- Safety Requirements: The main goal of an earthing system is to protect personnel and equipment from the hazards of lightning strikes. As such, the earth resistance value should be low enough to minimise step and touch potentials and ensure that any fault currents or lightning surges are safely dissipated into the ground.
In many cases, an earth resistance value of 5 ohms or less is considered acceptable for earthing systems in commercial and industrial settings. For residential applications, a value below 25 ohms may be deemed suitable.
Commercial and industrial settings require lower earth resistance values than residential settings due to several factors. First, commercial and industrial facilities often have more extensive and complex electrical systems, which increases the potential for damage during a fault or lightning event. Lower earth resistance values ensure that fault currents and lightning surges are efficiently dissipated, minimizing the risk of equipment damage and downtime.
Second, the nature of the equipment and processes in commercial and industrial environments often poses a higher risk of electrical hazards. Sensitive electronic equipment, high-voltage machinery, and hazardous materials may be present, necessitating a more robust earthing system to maintain safety.
Finally, commercial and industrial settings typically have a higher number of personnel working on-site. Lower earth resistance values contribute to a safer working environment by reducing the risk of step and touch potentials, which could cause serious injury or even fatalities in extreme cases. By adhering to stricter earth resistance requirements, commercial and industrial facilities can ensure a higher level of safety and protection for both their equipment and personnel.
It is crucial to consult with a qualified professional who can evaluate your specific needs and design a customised earthing solution.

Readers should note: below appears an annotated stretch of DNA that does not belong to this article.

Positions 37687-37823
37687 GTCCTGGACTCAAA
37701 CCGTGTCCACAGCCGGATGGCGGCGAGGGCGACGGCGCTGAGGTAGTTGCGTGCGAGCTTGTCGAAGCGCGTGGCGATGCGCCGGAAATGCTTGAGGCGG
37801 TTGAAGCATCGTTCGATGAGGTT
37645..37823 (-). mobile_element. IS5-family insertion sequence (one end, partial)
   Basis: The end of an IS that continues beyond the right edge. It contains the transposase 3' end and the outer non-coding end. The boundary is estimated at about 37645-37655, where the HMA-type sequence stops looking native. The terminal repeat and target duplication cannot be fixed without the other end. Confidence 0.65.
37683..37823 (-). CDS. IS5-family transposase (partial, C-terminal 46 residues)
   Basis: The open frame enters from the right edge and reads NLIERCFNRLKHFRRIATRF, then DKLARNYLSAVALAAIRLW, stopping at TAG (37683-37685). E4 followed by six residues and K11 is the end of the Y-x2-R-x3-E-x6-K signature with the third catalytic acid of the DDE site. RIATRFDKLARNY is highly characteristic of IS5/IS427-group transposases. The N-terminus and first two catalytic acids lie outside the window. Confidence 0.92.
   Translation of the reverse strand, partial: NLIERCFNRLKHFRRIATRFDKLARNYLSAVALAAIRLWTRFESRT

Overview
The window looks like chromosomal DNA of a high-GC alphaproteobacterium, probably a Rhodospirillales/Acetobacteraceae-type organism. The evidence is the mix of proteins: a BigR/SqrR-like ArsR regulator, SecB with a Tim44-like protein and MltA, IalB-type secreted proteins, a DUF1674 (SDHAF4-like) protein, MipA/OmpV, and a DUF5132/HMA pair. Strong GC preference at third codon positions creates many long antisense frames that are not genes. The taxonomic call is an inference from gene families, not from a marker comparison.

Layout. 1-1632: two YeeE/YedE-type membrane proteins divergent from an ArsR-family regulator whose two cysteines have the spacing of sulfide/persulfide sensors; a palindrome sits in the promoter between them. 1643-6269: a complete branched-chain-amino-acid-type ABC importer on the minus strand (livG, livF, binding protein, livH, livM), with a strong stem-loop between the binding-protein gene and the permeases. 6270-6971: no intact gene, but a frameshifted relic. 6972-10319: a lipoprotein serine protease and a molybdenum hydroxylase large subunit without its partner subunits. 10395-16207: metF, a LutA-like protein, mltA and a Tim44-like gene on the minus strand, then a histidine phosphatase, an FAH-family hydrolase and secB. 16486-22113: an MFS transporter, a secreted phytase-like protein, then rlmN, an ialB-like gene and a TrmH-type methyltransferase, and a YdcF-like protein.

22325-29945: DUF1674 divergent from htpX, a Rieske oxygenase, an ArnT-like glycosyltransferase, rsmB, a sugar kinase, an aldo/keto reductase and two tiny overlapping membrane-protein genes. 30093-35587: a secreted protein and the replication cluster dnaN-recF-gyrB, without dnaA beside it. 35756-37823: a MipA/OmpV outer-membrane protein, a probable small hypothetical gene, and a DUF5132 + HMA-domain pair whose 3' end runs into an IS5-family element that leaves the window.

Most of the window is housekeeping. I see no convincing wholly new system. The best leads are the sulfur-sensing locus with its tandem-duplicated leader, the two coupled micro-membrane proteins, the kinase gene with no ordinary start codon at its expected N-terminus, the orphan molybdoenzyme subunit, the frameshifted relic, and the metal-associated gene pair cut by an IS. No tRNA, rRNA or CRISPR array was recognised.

Soil Resistivity Measurement
Soil resistivity significantly impacts the performance of earthing systems, as it directly affects the ground resistance and impedance. Understanding local soil conditions is crucial when designing and implementing an earthing system.
The Wenner method and the Schlumberger method are commonly used to measure soil resistivity. These tests involve placing electrodes in the ground at specific intervals and measuring the resistance between them. The results can be used to determine the soil’s resistivity and inform the design of the earthing system.
Earthing Methods and Their Applications
Vertical Earth Rods: Vertical earth rods are a common method for earthing, particularly in areas with limited space.
These rods are driven into the ground vertically and connected to the structure or equipment they are protecting. Multiple rods can be installed in parallel to achieve lower ground resistance.
Radial Earthing Systems: Radial earth systems involve burying conductors radially from a central point, creating a star-like pattern. This method provides a large surface area of contact with the soil, leading to lower ground resistance and improved lightning surge dissipation. Radial grounding systems are often used for large structures and facilities, such as substations and power plants.
Earth Plates: Earth plates are flat metallic conductors buried in the soil, typically at a shallow depth. They are suitable for areas with high soil resistivity, as the large surface area in contact with the soil helps to lower ground resistance. Ground plates can be made from materials like copper or galvanised steel and are often used in combination with other grounding methods for enhanced performance.
Counterpoise Grounding: Counterpoise grounding involves installing a horizontal conductor around the perimeter of a structure, typically at a shallow depth below the ground. This method is often used in conjunction with vertical earth rods or other earthing techniques to create an equipotential zone, minimising step and touch potentials.
Maintenance and Inspection of Earthing Systems
Regular inspection of earthing systems is crucial to ensure their long-term effectiveness. Visual inspections should be conducted to check for signs of corrosion, physical damage, or loose connections. Periodic ground resistance measurements can also help identify potential issues with the system.